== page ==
SAN FRANCISCO (May 20) --– Anyone who wants to claim the title of biggest loser will have to deal first with the legacy of businessman Terrance Watanabe.
In a lawsuit filed last year against Harrah's Entertainment, Watanabe's lawyers acknowledged that the Omaha, Neb., philanthropist had lost the astounding sum of $127 million. But now that his attorneys have examined casino records handed over in discovery, they say he lost far more: a staggering $204 million in a single year at two Harrah's casinos, the Rio and Caesars Palace.
"Nobody's ever lost that much in a commercial casino before," University of Nevada, Las Vegas, professor William Thompson told AOL News. "Nobody ever gambles that much and loses."
For Watanabe, the ordeal continues. His losses include $14.75 million that Harrah's contends he still owes the company. He is scheduled to go on trial July 12 on four felony charges that he passed bad checks when markers he had signed were returned by his bank because of insufficient funds.
He faces as much as 28 years in prison under a unique Nevada law that allows the Clark County district attorney's office to recover a casino's bad debts. The district attorney's office receives a 10 percent cut of any money it recovers.
Watanabe has countered by suing Harrah's in civil court, alleging that it enticed him to take up residence at one of its casinos in 2007 and then made him a virtual captive by keeping him in a perpetual state of intoxication with alcohol and prescription painkillers as it took his money.
He also contends that the casino reneged on a promise to discount his losses by 30 percent, which would have more than offset the $14.75 million he owes.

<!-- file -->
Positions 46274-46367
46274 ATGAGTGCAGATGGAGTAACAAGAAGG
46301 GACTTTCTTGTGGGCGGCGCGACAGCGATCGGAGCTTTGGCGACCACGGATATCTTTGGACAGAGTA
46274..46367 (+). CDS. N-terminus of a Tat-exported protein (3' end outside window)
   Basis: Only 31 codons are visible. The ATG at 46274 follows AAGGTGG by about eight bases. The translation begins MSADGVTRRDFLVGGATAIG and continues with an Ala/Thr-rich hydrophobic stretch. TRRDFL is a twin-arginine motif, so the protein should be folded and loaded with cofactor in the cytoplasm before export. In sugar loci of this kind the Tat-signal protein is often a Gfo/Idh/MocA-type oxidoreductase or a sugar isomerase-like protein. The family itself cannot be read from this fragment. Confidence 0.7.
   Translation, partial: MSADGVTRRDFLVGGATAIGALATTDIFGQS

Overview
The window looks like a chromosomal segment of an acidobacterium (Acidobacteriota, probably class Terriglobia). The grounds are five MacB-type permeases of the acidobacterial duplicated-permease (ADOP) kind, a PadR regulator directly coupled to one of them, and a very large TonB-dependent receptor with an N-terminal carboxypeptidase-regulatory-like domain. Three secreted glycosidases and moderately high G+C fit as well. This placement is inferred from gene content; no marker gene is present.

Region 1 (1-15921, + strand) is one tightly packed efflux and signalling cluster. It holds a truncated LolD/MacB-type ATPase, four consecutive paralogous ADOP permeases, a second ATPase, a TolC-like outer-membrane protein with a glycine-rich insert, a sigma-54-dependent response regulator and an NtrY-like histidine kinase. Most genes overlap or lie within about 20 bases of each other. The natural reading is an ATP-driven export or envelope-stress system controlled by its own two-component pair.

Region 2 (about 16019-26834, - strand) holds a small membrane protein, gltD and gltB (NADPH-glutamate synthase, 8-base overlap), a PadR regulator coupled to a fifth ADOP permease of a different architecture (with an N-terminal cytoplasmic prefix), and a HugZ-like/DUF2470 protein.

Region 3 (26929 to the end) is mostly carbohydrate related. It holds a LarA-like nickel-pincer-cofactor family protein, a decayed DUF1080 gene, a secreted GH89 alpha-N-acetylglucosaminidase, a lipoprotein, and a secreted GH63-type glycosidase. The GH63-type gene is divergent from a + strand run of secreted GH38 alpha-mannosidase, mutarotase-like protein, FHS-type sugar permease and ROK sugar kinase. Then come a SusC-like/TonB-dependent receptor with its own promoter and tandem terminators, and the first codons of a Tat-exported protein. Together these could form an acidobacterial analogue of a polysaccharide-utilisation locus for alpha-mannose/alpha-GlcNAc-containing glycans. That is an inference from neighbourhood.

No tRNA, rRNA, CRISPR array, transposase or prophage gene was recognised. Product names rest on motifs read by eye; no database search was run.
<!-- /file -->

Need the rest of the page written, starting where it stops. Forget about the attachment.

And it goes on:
His attorney, Pierce O'Donnell, said Watanabe takes responsibility for his addictive behavior and is not seeking to recover the money he lost. But he believes the casino should live up to its agreement to discount his losses.
"I am told by everyone we talk to that he is the biggest of the biggest whales," O'Donnell said. "A dubious distinction for sure, but he is not criminal. He is an honest businessman and a great philanthropist."
O'Donnell contends the casino violated Nevada law by allowing Watanabe to gamble while he was intoxicated and plying him with prescription painkillers without a doctor's order.
"They took advantage of his inebriation to defraud him out of tens of millions of dollars," O'Donnell said. "There was a concerted effort from the highest levels of management to keep him gambling. They targeted him and then took advantage of his vulnerabilities. He is the victim here."
O'Donnell also questions the constitutionality of the state law that says uncollected markers are the equivalent of bad checks and allows the district attorney's office to receive a commission for recovering money. The $14.75 million is the largest amount the district attorney's Bad Check Unit has ever attempted to recover.
The Nevada Gaming Control Board began investigating Harrah's treatment of Watanabe after his attorneys filed a complaint with the board.
Harrah's officials declined to discuss any specifics of the Watanabe case, including whether the casino company promised him a discount on his losses or took advantage of his alcohol, drug and gambling addictions.
Harrah's Senior Vice President Jan Jones accused Watanabe and his lawyers of trying to "distract attention" from the criminal charges. "Mr. Watanabe owes Harrah's Entertainment over $14 million, and nothing changes that truth," she said in a brief statement e-mailed by her office.
Thompson, who has long studied the gaming industry, questioned why Harrah's is pursuing criminal charges against Watanabe. Casinos typically negotiate with a high roller who owes a large sum, he said, and are known to write off 25 or 30 percent in exchange for prompt payment.
"It boggles my mind that they would want to make this a criminal charge when the guy has given them that much already," Thompson said. "It just shows our industry is in a greedy position when we are trying to soak a guy for that much."
Thompson said he believes it could give Las Vegas a bad name if Harrah's continues to pursue criminal charges against its best customer. Normally, he said, the casinos like to publicize winners, not losers.
"He's a gambler who probably fell into compulsive behaviors," Thompson said. "We have a lot of them in Vegas. If we start calling them criminals, we really hurt our industry. Harrah's knows who is a compulsive gambler and who is not. They don't throw them out. They offer them free rooms and free meals."
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